Solar projects in the Navajo & Hopi nations to electrify homes win federal funding –

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Two projects in Arizona have been
preliminarily selected as part of the U.S. Department of Energy’s
funding for community-driven energy projects aimed at lowering energy
costs and enhancing energy security in rural and remote communities
across the nation. 

The DOE announced more than $366 million this month in funding
for 17 projects in 20 states and 30 tribal nations and communities.
According to the DOE, the projects focus on accelerating clean energy
deployment nationwide in rural and remote areas.

The two Arizona projects selected
focus on providing electrical help within Indigenous communities by
providing services to the Hopi and Navajo nations.

One project, led by Native Renewables, Inc., focuses on energizing rural Hopi and Navajo homes using solar-powered battery-based systems. 

The project plans to electrify 300
homes on the Hopi and Navajo nations by installing 2.5 kW off-grid solar
and battery storage systems. The goal is to enhance energy resilience
and increase electrification rates within the community. 

Chelsea Chee, the deputy director of
Native Renewables, said this is the first time the organization has
applied for a large grant, and they’re grateful for the recognition from
the Department of Energy for the work they’ve been doing.

“We got a lot of support letters for this proposal,” she said, adding they’re ready to get to work. 

Native Renewables project proposal
seeks $8 million in funding to help install 300 solar photovoltaic and
battery storage systems in off-grid homes across the Hopi and Navajo

“The work we do is really important
because it’s cost-effective and for a lot of the homes on Hopi and
Navajo that don’t have electricity,” Chee said.

About 21% of homes on the Navajo Nation and 35% of homes on the Hopi Nation do not have access to electricity, according to a 2023 report by the DOE’s Office of Indian Energy. Of the electrified homes within tribal communities, 31% reported monthly outages. 

Chee said another reason many homes
on the Hopi and Navajo Nations have gone without electricity may be that
connecting them to the electrical grid is expensive.

Electrifying one household on the
Navajo Nation is an expensive endeavor because, on average, each
household requires one transformer, 0.6 miles of wire, nine poles, 16
insulators, and two arrestors to connect to the electric grid, according to Salt River Project. The average cost is around $5,500.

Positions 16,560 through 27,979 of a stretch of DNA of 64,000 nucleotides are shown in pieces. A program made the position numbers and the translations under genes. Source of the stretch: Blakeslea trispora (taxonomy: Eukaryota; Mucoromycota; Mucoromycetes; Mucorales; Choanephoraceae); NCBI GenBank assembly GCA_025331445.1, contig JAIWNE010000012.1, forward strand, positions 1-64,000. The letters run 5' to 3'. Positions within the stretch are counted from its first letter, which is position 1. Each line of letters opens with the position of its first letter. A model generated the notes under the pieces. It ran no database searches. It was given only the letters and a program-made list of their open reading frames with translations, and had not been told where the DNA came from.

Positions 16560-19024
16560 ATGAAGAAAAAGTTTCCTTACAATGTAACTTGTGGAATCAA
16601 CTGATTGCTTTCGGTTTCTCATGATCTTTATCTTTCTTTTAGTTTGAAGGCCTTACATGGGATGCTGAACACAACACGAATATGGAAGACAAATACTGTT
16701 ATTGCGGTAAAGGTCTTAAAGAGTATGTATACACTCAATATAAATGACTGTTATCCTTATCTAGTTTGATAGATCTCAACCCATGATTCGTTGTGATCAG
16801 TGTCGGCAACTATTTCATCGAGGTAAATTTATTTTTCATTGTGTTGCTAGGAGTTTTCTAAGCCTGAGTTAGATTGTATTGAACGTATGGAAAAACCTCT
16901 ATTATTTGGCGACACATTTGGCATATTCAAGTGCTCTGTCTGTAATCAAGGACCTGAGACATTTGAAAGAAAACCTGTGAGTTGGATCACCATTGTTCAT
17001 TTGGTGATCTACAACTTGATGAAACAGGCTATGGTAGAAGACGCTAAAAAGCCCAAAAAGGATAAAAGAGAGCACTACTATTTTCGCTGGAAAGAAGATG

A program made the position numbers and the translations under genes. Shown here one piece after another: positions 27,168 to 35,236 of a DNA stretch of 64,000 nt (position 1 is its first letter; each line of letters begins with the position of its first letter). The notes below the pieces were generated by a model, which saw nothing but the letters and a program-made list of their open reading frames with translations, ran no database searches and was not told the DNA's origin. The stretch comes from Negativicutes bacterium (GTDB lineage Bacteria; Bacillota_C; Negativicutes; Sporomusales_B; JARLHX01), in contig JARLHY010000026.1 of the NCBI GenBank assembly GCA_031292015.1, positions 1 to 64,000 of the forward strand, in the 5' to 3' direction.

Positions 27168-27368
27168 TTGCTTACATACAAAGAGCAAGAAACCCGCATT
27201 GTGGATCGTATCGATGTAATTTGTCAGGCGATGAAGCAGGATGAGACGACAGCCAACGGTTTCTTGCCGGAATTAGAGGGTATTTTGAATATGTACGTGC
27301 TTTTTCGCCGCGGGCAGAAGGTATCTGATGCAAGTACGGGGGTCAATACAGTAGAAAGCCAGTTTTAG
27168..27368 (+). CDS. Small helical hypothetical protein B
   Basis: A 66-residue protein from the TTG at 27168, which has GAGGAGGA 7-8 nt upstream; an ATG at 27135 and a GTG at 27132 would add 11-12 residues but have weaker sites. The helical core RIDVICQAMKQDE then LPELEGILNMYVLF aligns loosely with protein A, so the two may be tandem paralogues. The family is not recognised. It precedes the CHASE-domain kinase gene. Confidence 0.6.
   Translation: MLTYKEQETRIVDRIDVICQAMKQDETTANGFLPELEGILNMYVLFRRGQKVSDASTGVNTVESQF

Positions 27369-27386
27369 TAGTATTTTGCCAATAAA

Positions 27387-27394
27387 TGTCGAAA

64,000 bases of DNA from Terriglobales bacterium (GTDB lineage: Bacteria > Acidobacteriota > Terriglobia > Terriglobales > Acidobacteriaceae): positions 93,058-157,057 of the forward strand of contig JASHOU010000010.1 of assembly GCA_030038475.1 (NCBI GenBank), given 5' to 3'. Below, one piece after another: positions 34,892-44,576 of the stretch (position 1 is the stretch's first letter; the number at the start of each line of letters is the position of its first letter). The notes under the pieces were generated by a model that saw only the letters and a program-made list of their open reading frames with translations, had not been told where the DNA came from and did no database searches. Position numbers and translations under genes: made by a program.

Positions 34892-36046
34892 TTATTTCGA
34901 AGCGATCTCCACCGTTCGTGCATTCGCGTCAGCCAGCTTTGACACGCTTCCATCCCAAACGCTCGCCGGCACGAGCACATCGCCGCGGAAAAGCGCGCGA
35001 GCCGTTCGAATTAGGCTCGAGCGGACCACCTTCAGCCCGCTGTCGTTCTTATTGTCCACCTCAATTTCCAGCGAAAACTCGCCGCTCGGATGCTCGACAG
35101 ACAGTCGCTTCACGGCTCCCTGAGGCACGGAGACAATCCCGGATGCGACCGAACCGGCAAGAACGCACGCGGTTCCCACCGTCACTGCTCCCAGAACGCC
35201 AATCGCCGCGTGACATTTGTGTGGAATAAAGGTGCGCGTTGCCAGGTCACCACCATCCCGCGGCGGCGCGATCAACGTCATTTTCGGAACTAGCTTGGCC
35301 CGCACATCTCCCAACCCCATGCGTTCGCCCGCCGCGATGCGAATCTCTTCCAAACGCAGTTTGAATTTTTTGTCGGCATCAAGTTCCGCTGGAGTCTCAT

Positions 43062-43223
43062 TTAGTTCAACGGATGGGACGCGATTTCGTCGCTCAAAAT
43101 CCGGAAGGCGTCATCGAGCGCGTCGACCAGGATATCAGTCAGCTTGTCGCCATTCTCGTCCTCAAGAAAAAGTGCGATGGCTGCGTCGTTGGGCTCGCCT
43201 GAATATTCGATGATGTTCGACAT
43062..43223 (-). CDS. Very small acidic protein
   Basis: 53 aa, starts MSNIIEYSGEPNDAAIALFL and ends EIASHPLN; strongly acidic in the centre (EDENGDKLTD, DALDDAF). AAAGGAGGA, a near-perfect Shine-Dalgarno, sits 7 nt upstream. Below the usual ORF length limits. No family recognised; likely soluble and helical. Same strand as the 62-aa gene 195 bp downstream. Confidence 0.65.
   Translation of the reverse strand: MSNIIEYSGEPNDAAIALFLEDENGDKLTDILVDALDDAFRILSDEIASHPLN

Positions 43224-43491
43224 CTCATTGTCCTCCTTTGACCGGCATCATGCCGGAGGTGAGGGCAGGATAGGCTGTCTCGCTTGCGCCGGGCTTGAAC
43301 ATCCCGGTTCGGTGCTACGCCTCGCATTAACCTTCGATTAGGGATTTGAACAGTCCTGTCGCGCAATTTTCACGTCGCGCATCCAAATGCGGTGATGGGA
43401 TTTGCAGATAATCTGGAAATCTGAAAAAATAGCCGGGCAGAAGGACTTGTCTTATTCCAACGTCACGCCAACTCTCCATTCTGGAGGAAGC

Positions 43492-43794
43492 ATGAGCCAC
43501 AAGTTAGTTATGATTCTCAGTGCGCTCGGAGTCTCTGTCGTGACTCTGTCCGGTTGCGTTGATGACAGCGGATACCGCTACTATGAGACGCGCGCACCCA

Chee said that their team sees the costs of getting connected to the grid through the tribe, and they want to be able to help. 

“We want to help create solutions and grow solutions,” she added.

Through the Hozho Homes Program, Chee
said that their team does not have to extend utility lines or add
eclectic poles to connect the homes to electricity. 

“We want to work with the ones that are really far from the utility line,” she said.

Chee said it only takes their team
showing up with their truck and trailer full of material to install
their solar system in one day, and by the end of it, the family will
have electricity.

The grant funding will allow them to help 300 more people.

Chee said her company’s work for the
Hopi and Navajo Nation involves providing and installing donated
off-the-grid solar photovoltaic systems.

Since the solar systems are donated,
the families selected for installation do not have to pay a monthly
payment and there is no initial cost. 

“That’s part of this program,” she added.

The work is done through the Hozho
Homes Program, Chee said, and their team has been able to install 72
systems since it launched in 2016. 

“We really educate our families to
know their limits,” she said, including conversing with families about
how the solar system works and how much electricity they could use at

“We encourage our families to really
watch and be careful about the amount of electricity they’re using,”
Chee added, and they work with the families to figure out what they can
and cannot do with the systems. 

One of the biggest things for
families to know, she explained, is that they cannot run large
appliances, such as air conditioning units or refrigerators, with the